Carl Rodriguez is an assistant professor of physics at Carnegie Mellon University in Pittsburgh, Pa, a position he has had since fall 2020.  He completed his Ph.D. at Northwestern University in 2016, working with Prof. Fred Rasio, before moving on to be a Pappalardo Fellow at MIT (2016-2019) and an ITC Fellow at Harvard (2019-2020).  He is currently PI of the stellar dynamics and gravitational waves group at Carnegie Mellon, currently supported by active grants from the National Science Foundation (AST-2009916) and the Kaufman Foundation (New Investigator Award).  Carl is originally from Shreveport, Louisiana.

Postdoctoral Scholars

Ugo Di Carlo (starting Nov 2021) is a postdoctoral researcher at Carnegie Mellon University, working in the field of star clusters dynamics and N-body simulations. He obtained his PhD at Università degli studi dell’Insubria in 2021. During his PhD he studied the formation of gravitational wave sources and the formation of massive black holes in young star clusters. Besides science, he loves cooking, music, photography and videogames.

Poojan Agrawal’s (starting Nov 2021) research focuses on examining the role of individual stars in the evolution of stellar systems. She is currently finishing her PhD with Prof Jarrod Hurley at the Swinburne University of Technology in Australia. For her PhD, she used various modelling techniques to study how uncertainties in the evolution of massive stars affect the properties of their populations.

Graduate Students

Kuldeep Sharma is a graduate student in the Physics department at CMU since 2018. He previously worked under the supervision of Professor Sergey Koposov on mass estimation of Large Magellanic Cloud using the proper motion data of Blue Horizontal Branch stars from Gaia. Kuldeep is currently working on the time evolution of star cluster density profiles under the supervision of Professor Carl Rodriguez using COSMIC and the Cluster Monte Carlo (CMC) code.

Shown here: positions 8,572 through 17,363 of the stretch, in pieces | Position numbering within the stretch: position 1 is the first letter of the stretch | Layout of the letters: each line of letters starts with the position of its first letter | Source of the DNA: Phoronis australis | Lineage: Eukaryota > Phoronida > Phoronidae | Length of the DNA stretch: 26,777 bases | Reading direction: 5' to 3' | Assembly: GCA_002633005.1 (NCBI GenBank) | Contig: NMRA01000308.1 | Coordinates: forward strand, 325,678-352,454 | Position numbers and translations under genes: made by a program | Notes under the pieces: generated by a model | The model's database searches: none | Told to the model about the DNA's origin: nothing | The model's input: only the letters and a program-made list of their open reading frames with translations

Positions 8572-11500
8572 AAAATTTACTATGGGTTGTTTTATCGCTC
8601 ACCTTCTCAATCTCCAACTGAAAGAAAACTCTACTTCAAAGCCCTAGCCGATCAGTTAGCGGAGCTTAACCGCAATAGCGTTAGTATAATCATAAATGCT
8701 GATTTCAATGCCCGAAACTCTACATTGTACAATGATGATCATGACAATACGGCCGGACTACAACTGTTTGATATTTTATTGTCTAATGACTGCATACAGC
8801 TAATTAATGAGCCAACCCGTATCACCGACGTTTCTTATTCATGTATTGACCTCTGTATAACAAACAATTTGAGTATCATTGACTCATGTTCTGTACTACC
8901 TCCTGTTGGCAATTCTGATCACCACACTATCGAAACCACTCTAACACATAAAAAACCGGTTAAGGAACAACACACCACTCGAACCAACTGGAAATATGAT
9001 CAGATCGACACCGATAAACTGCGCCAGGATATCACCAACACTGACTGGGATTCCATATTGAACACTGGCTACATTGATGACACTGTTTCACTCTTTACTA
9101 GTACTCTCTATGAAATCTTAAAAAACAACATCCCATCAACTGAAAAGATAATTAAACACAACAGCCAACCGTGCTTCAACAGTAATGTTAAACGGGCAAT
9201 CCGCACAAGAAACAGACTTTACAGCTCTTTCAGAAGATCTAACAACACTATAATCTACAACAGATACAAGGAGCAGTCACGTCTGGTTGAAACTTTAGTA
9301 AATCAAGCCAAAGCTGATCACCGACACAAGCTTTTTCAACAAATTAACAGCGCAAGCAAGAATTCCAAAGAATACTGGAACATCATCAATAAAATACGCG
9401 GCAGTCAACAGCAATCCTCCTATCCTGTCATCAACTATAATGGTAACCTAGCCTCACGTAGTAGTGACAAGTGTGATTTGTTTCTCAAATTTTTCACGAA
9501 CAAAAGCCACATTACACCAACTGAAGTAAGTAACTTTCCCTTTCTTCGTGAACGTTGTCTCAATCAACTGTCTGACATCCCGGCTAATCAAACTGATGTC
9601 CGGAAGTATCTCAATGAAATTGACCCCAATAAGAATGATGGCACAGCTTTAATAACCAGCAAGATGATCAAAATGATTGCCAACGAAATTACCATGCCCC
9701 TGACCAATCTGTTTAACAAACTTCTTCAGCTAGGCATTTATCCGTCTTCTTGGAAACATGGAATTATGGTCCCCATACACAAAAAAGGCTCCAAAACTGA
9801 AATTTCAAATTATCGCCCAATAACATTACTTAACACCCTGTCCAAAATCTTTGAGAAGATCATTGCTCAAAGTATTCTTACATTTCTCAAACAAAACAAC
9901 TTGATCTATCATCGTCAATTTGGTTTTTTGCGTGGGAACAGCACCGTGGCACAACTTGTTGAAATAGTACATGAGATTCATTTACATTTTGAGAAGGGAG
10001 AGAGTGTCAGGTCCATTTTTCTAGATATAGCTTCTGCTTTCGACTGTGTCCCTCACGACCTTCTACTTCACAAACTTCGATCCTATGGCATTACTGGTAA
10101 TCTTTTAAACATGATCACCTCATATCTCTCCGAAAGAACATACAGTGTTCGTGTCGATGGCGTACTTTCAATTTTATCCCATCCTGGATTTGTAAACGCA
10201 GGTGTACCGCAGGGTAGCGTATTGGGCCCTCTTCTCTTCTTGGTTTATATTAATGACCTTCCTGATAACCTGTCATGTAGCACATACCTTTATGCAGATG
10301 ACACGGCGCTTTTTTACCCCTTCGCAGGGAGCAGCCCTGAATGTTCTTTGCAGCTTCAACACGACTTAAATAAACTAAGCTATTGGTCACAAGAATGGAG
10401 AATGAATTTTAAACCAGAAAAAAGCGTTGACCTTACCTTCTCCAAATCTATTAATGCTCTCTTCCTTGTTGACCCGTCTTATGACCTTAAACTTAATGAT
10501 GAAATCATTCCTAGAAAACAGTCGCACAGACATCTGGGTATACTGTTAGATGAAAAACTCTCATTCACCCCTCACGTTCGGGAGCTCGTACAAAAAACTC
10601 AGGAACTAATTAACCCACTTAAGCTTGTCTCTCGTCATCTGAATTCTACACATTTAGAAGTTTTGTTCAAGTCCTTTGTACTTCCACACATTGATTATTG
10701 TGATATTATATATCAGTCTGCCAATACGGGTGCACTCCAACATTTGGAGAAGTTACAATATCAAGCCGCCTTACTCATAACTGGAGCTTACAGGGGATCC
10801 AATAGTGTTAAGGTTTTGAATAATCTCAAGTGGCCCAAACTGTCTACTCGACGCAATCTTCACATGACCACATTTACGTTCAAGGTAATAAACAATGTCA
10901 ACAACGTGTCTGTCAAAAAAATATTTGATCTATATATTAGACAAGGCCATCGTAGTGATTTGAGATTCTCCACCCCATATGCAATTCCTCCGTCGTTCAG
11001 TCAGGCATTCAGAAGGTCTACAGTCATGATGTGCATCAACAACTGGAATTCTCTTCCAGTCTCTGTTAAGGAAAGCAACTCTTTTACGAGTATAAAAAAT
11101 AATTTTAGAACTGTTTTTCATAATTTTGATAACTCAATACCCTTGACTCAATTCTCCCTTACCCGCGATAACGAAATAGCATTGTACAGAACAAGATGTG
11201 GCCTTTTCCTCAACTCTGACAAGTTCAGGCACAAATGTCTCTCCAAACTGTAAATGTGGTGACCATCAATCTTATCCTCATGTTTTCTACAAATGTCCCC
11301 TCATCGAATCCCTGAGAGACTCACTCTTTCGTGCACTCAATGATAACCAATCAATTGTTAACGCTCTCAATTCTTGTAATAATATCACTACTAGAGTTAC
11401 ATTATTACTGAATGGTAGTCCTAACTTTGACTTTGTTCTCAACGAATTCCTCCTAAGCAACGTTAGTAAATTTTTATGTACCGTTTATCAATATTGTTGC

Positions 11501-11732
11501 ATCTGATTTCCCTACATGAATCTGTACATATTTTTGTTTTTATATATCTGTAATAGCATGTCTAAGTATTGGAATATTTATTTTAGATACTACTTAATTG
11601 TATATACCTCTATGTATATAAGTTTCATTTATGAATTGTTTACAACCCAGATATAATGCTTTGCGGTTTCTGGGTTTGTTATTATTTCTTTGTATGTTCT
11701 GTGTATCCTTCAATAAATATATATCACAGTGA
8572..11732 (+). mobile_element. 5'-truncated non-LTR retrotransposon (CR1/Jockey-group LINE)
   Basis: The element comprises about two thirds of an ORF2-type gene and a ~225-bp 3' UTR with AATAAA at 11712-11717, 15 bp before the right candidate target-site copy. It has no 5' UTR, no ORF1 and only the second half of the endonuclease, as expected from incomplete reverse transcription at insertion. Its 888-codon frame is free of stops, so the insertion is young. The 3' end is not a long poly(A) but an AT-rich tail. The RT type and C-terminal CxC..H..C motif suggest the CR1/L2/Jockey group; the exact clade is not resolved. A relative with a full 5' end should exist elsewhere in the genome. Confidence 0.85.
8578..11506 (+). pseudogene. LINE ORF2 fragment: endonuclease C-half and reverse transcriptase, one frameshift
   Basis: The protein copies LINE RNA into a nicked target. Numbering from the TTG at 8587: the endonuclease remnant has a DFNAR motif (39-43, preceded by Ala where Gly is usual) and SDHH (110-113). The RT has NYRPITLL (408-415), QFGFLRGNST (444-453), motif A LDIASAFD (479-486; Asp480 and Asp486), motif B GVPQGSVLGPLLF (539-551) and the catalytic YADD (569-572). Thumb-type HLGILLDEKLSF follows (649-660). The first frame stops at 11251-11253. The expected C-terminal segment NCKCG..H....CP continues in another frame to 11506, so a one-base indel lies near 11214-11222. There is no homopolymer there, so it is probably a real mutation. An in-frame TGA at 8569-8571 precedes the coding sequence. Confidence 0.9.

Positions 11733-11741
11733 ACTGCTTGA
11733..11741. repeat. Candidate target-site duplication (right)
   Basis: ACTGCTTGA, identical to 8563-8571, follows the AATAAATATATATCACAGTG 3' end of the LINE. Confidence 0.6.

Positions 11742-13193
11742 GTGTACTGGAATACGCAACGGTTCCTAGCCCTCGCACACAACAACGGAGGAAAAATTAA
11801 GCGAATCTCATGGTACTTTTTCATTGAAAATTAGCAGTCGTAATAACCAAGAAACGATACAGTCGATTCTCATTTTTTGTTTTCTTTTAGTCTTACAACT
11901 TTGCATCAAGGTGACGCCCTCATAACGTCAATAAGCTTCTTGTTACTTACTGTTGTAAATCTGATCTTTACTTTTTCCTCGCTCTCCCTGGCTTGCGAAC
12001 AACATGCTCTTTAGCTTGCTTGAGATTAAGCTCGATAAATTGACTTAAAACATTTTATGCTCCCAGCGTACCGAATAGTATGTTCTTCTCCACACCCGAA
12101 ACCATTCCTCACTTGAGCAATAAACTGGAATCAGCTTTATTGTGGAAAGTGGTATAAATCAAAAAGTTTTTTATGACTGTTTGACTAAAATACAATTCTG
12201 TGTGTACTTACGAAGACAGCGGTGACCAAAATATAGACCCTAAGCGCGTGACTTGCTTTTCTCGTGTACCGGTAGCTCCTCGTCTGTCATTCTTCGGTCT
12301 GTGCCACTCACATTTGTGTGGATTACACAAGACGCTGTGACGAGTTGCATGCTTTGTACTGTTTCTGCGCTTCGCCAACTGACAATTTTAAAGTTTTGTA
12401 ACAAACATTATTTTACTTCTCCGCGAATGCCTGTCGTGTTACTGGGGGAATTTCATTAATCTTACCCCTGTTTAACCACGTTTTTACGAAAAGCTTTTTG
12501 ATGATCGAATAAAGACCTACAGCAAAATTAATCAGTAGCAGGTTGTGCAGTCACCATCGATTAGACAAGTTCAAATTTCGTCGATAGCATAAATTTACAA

Xiaoqi Yu is a thrid-year graduate student in physics at Carnegie Mellon Xiaoqi is a third year physics graduate student at Carnegie Mellon. She is interested in exploring different formation channels for Binary Black holes. Before jumping into cluster dynamics, she has worked in physical and observational cosmology. Xiaoqi’s favorite part about doing research is the opportunity to travel. Originally from Wuhan, China, she has lived in New Hampshire, Minnesota, Beijing, Munich, and now in Pittsburgh.

Tomás Cabrera is a second-year graduate student in physics at Carnegie Mellon University working under Asst. Prof. Carl Rodriguez using computational methods to study compact object dynamics in stellar clusters.  He moved to Pittsburgh after earning his BS in Physics at MIT from 2015-2019, during which he participated in the 2018 REU program at Northern Arizona University, working with Dr. Joe Llama of Lowell Observatory on detecting molecular signatures in exoplanet spectra.  Tomás grew up in Broomfield, Colorado.

Gina Chen is a first-year grad student at CMU working with Carl Rodriguez and Tiziana Di Matteo. She grew up in Austin, TX and went to the University of Texas at Austin, where she worked on star formation research. Outside of school, she loves rock climbing, digital art, and writing letters to her friends.

Undergraduate Students

Chloe Hess is a junior undergraduate physics major from West Virginia, working with McWilliams Fellow Miguel Holgado. She received funding from Carnegie Mellon’s Summer Undergraduate Research Fellowship in the summer of 2021 to study gravitational wave emissions from neutron stars. After graduating from CMU, she plans to get a PhD in Astrophysics

Previous Members

Undergraduate Students

Sofi Martinez Fortis (Spring 2021) worked on numerical integrators, coding up a new N-body integrator for the two-body problem from scratch.

Alexis Ortega (2020-2021) worked on fewbody scatterings and eccentric binary black hole formation (see story in Carnegie Mellon’s webpage). Part of this work was subsequently published in the Astrophysical Journal Letters. Now studying for PhD at Brown University.

Kevin Quigley (Summer 2021) worked on likelihood-free inference for gravitational-wave populations. Over the course of the summer, he was able to train a neural network to emulate binary black hole populations from the COSMIC population synthesis code, reproducing their masses and spin-orbit misalignments in a fraction of the time.